Why there is a 'win for democracy' in Delhi
India's top court has backed Delhi's government in a battle with the central government over who runs the capital.
Unlike other states, Delhi's Aam Aadmi Party (AAP)-run local government does not have full administrative powers.
It shares them with the Bharatiya Janata Party (BJP)-controlled centre, which it has accused of interference.
The AAP alleged that the centre was conspiring against them with the help of Delhi's Lieutenant Governor (LG), the constitutional head of the state.
The AAP has consistently campaigned for greater autonomy for the state because control of the state's police force, land, and law and order rests with the centre.
It approached the Supreme Court in 2016 after the Delhi High Court ruled that the LG was the state's administrative head.
But the Supreme Court ruled on Wednesday that "real power must lie with an elected government" and that the LG was "bound by the advice of cabinet".
Many welcomed the verdict, hoping this would end the tussle between Delhi Chief Minister Arvind Kejriwal and Prime Minister Narendra Modi.
Here are some of the big takeaways from the ruling:
The verdict cleared up constitutional confusion
The Supreme Court's five-judge constitutional bench unanimously ruled that the Delhi government is the highest authority in the state. This had been in doubt since the Delhi high court verdict in August 2016 that said the LG was in charge.
The court said Delhi would not be granted "complete statehood", as the AAP had demanded. While the state and central governments will continue to share administrative powers, the LG has no right to overrule the cabinet or play an "obstructionist" role.
The LG could only make independent decisions in matters relating to land, police and public order, the court added.
How is the prime minister involved?
The federal government led by Mr Modi has backed the LG, who is an appointee of theirs. They have consistently said that they must have the final say in Delhi's administration since it is the national capital.
So, given that the court has ruled differently, the verdict is certainly a blow for Mr Modi.
Ever since Mr Kejriwal's landslide victory in Delhi state elections in February 2015, his AAP government has been at loggerheads with the centre.
The relationship between the two parties only worsened as 13 AAP lawmakers were arrested between 2015 and 2017 by Delhi police on various charges, from alleged rape to forgery to extortion.
Mr Kejriwal alleged that it was a smear campaign by the BJP government. There has been no progress in most of the cases since then.
Mr Kejriwal's battle with Mr Modi has also taken some ugly turns. In December 2015, he called the prime minister a "coward" and a "psychopath" on Twitter after alleging that his office had been raided by the country's federal investigation agency on Mr Modi's orders.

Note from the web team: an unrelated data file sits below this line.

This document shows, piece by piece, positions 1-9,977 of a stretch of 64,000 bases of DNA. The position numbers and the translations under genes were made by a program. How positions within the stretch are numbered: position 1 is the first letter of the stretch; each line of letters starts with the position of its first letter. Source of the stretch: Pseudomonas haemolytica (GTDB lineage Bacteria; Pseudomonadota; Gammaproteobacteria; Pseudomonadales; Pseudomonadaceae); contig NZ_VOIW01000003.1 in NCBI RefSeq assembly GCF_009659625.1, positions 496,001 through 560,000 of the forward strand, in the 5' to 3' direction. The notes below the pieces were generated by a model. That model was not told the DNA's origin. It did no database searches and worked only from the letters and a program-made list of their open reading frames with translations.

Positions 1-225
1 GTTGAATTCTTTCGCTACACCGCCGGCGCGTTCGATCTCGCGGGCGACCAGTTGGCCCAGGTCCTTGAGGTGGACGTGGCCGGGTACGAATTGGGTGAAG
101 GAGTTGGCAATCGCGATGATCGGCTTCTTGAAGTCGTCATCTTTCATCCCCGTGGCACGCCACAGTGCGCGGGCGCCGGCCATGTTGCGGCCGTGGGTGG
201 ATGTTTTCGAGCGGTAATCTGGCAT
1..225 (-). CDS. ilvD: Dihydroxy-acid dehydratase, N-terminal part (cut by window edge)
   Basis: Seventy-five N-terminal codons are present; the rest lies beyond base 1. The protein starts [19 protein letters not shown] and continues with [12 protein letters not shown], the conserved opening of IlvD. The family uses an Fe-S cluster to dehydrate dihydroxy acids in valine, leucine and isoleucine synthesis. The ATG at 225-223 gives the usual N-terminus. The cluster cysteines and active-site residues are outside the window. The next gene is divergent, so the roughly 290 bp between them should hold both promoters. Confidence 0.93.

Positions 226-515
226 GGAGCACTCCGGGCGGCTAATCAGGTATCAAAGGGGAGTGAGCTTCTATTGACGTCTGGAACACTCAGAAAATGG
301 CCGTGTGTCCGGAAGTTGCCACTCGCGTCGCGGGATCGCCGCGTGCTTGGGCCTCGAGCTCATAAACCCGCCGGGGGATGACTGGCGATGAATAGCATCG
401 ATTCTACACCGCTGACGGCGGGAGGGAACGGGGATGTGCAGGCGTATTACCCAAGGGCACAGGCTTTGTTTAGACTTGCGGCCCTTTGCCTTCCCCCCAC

"When Modi couldn't handle me politically, he resorts to this cowardice," he said at the time.
It's a win for Arvind Kejriwal
Mr Kejriwal hailed the verdict as a "victory for democracy" on Twitter.
This verdict is a huge win for him since his thorny relationship with the office of the LG produced sympathy as well as frustration among voters who accused the government of spending more time protesting than governing.
But Mr Kejriwal alleged that his government was not allowed to function by LGs who kept delaying crucial bureaucratic processes and paperwork.
He has also repeatedly accused the LG of being a pawn in the hands of the BJP. He made the allegation against both the current LG, Anil Baijal, and his predecessor, Najeeb Jung.
Many of the disagreements had arisen over who can appoint and transfer bureaucrats.
In June 2018, Mr Kejriwal and three members of his cabinet camped at Mr Baijal's office, staging a "sofa protest" against what they alleged was obstruction by state bureaucrats. The strike, Mr Kejriwal said, was orchestrated by the offices of Mr Modi and Mr Baijal.
Can the AAP government deliver?
After the verdict was announced, experts said AAP could now stop playing the "victim card" and get back to running the state.
Mr Kejriwal, an austere 49-year-old former civil servant who once described himself as an anarchist, has had a rollercoaster ride since his spectacular political debut in December 2013.
He was in office at the head of a minority government for only 49 days before he resigned in protest amid a row over an anti-corruption bill. Nine months later, he defied expectations and won a landslide victory in the Delhi state elections.
But some experts have said the battles with the LG and the centre have marred the AAP government's record.
"I think the AAP government has not been allowed to function properly," Devender, who drives an auto rickshaw in Delhi, told BBC Hindi. "The elected government must be respected but it was not. As a result of this tug of war, the people suffered."
In June 2015, for instance, more than 15,000 tonnes of waste were lying on the streets of East Delhi because municipal council workers refused to collect rubbish for 10 days because they had not been paid salaries. The AAP had refused to release money for the salaries, contending that the BJP-run municipal council was allocated plenty of funds under the previous administration.
"The ruling is balanced but how Mr Kejriwal uses this opportunity, we'll have to see. He has made many promises until now but he has kept only a few," Kumari, another local resident, told BBC Hindi.
The AAP government, experts added, must now deliver on what it promised because the ruling has resolved what they had said was their biggest obstacle.